When all else fails, kids often resort to that murky phrase, "But my mom let's me do it." And if that doesn't work, there's always the flip side they'll turn to, "My parents don't understand, but I know you do." Like a chess master, they're maneuvering. Four words: Don't fall for it!
There is one golden rule to grandparent visits: Never step on parents' toes. "In the case of a difference of opinion, the parents’ rules are respected," says Tami Lawrence, Ph.D, OTR/L, a pediatric therapist who's working on a curriculum on autism and pediatrics for the University of St. Augustine. Grandparents should keep that structure clear, and if you have problems with how your child or son or daughter-in-law is doing things, save it to talk about when the kids aren't around. "You never ever undermine a parent or say they're wrong in front of the children, ever," Greenberg says. "That's a sure way to send a split right down the family."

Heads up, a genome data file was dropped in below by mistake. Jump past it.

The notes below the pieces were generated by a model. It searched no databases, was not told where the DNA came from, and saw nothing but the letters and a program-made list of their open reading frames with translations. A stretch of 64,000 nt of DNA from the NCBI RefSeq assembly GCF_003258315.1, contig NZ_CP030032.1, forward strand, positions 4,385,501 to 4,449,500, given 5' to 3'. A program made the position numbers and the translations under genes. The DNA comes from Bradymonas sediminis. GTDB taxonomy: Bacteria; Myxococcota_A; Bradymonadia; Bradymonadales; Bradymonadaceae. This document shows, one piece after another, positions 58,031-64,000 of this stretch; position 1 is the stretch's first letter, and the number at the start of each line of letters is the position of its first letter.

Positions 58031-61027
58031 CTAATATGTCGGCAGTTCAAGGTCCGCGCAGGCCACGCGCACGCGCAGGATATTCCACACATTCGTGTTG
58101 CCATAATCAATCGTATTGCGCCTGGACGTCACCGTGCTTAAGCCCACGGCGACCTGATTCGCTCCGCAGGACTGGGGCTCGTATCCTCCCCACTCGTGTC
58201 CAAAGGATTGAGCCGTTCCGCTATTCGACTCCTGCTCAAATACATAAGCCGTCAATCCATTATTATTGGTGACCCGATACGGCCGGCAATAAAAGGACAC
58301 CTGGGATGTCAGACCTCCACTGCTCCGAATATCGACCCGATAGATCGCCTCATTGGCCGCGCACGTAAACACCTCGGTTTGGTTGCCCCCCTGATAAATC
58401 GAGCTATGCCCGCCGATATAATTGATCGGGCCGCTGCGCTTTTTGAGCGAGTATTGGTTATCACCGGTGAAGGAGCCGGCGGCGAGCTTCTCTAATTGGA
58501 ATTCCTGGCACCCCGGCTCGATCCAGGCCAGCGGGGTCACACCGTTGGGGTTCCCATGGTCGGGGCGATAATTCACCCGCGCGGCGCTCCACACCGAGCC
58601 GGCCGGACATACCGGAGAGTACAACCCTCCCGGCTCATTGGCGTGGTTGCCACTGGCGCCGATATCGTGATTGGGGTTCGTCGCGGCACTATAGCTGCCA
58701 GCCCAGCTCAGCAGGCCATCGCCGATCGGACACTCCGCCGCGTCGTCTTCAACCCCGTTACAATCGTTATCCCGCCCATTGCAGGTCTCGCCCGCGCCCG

Luckily, Lawrence says there's an easy fix. "In such cases, it's important to remind everyone that family is a source of strength and support. What it comes down to is communication."